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MSU Libraries honoring Lansing Black, lesbian poet Terri Jewell in pop-up display

Terri Jewell
Posted at 10:20 PM, Feb 08, 2022
and last updated 2022-02-09 16:38:42-05

EAST LANSING, Mich. — In honor of Black History Month, Michigan State University Libraries Special Collections has a pop-up display honoring Lansing poet and activist Terri Jewell.

“Terri Jewell was a Black, lesbian poet," said Instruction and Outreach Librarian Ruth Ann Jones. "She lived most of her adult life in Lansing and, after she passed away in 1995, her papers were given to Special Collections, which is why we could do this pop-up exhibit.”

Jones knew she wanted this year's Black History Month pop up exhibit to be unique.

“Our February topic was going to be the beauty of Black hair," Jones said. "Integral to the plans for that event were for us to invite Black students, especially women since it’s mostly about women's hair, to review what we had pulled out.”

With no students on campus for the beginning of the semester, the plan had to be adjusted and feature some of Terri Jewell's work by itself.

“At the time that she passed away there were at least two book projects that were in progress and one of them, this material right here was going to be a book called 'Dreadwoman-Locksister,'” Jones said.

While still continuing the theme of Black hair.

“It was about Black women who wore dreadlocks both photographs and their own reflections on choosing that natural hairstyle," Jones said. "Now 26 years later, it’s not as radical for Black women to wear dreadlocks it was more radical then.”

And displaying some of Terri Jewell's writing.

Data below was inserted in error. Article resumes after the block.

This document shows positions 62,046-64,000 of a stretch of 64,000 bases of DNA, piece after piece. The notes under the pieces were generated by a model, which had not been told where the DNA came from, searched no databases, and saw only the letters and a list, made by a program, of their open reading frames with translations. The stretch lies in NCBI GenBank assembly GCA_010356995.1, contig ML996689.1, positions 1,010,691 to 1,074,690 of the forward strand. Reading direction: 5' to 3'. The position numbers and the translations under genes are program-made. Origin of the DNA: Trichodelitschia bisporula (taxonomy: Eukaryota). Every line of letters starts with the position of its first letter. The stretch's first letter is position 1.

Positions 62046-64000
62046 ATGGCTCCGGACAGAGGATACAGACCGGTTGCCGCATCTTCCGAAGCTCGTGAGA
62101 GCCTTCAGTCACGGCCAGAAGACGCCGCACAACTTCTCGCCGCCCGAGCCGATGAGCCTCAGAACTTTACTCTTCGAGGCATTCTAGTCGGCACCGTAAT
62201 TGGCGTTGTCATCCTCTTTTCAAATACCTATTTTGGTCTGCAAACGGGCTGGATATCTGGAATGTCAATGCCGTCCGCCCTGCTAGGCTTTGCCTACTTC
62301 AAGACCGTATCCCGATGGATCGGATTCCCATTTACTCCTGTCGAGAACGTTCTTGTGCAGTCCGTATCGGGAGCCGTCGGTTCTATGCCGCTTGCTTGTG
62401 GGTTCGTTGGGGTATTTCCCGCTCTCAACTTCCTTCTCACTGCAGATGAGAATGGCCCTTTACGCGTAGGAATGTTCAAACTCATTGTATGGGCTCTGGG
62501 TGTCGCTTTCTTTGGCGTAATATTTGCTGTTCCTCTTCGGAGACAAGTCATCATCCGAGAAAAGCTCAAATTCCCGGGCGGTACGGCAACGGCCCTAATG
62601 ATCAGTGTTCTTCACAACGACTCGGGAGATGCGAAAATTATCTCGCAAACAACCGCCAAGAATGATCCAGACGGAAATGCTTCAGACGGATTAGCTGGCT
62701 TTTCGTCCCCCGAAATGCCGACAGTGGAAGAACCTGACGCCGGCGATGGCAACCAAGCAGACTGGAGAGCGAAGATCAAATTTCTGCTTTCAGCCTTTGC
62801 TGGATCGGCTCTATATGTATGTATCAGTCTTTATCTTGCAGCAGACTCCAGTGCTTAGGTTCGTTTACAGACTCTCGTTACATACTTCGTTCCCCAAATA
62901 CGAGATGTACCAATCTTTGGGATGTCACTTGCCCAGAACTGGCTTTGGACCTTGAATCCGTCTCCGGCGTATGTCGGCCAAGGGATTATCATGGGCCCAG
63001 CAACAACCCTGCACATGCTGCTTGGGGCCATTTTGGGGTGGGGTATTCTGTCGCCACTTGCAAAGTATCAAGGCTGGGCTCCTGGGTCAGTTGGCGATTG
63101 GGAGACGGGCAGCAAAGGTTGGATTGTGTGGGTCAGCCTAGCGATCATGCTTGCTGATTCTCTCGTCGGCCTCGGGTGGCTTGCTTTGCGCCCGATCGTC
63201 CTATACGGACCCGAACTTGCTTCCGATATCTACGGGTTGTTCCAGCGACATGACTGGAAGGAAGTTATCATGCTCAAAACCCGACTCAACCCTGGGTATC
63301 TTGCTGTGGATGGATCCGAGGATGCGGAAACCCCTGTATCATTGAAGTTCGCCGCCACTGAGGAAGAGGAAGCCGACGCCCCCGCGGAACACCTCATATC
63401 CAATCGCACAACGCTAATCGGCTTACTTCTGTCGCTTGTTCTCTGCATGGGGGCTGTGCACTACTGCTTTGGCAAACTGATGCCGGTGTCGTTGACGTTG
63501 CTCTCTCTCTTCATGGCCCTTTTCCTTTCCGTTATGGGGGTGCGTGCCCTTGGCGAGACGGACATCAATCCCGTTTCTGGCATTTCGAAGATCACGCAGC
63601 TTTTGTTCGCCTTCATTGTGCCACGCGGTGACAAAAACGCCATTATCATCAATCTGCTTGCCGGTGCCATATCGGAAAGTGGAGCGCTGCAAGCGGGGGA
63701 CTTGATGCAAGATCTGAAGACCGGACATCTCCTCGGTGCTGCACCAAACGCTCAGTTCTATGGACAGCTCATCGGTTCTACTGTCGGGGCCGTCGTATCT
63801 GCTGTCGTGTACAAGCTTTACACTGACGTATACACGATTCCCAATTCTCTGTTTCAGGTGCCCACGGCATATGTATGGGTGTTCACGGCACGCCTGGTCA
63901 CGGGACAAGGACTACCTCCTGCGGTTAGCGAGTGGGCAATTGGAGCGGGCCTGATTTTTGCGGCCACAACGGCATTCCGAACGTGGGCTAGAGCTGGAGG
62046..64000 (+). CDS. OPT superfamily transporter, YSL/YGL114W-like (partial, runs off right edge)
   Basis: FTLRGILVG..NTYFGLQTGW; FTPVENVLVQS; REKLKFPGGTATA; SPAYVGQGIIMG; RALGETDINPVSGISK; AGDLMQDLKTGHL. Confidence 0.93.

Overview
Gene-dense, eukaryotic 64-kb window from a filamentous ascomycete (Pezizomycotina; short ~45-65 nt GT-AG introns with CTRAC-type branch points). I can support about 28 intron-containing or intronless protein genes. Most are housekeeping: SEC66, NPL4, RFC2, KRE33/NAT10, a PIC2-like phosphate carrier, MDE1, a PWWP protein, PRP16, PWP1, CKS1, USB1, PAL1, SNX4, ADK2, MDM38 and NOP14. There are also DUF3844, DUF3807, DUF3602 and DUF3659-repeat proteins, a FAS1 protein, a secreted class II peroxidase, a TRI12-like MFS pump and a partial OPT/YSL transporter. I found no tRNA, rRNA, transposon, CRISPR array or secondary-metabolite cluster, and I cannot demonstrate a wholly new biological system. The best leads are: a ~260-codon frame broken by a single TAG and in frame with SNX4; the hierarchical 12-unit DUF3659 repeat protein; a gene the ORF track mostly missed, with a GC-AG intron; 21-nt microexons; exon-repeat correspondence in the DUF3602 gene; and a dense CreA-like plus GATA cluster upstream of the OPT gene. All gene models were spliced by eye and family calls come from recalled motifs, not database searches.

Terri Jewell spent most of her adult life in Lansing.

“I am guessing as she was a young woman, it might have been that she was dating someone who lived here and decided to move here,” Jones said.

She dug her activist roots in the Lansing community.

“Her connection was that she lived here for almost 20 years and took part in the local community, became part of the local black community, the LGBTQ community, the feminist community," Jones said. "So she made her own connection.”

And wrote many essays and poems about being Black, female and lesbian at the tail end of the 20th century.

“In just the years up to age 41, she published apparently, we haven’t counted, but this is her own count of 300 some poems in different literary journals,” Jones said.

While also allowing others to have a voice in her books.

“She did a lot of work as an editor so she was very active in bringing other people’s voices to greater attention,” Jones said.

Until her sudden death in 1995, she was found dead in a park at 41 years old from a self inflicted gunshot wound.

“Thirty more years or 40 more years of what Terri would have come up with is a loss for the world," Jones said.

Jones said by setting up this exhibit, she hopes to inspire people.

“A big reason that I wanted to do her in a pop-up was hoping that somebody would be inspired to write her biography so she’s not forgotten,” Jones said.

She wanted to shed light on someone not as well known but was an activist for so many.

“Not just thinking oh history is the people that you remember that you’ve heard about so many times, that you’re never going to forget who Martin Luther King was, but all the other voices that didn’t reach that peak of global fame, but we’re still part of their community, part of the conversations that were happening," Jones said. "History is all of us.”

The pop up display will be up again on Friday from noon to 3 p.m. and a virtual event at 3:30 p.m. More information can be found on the library's website.

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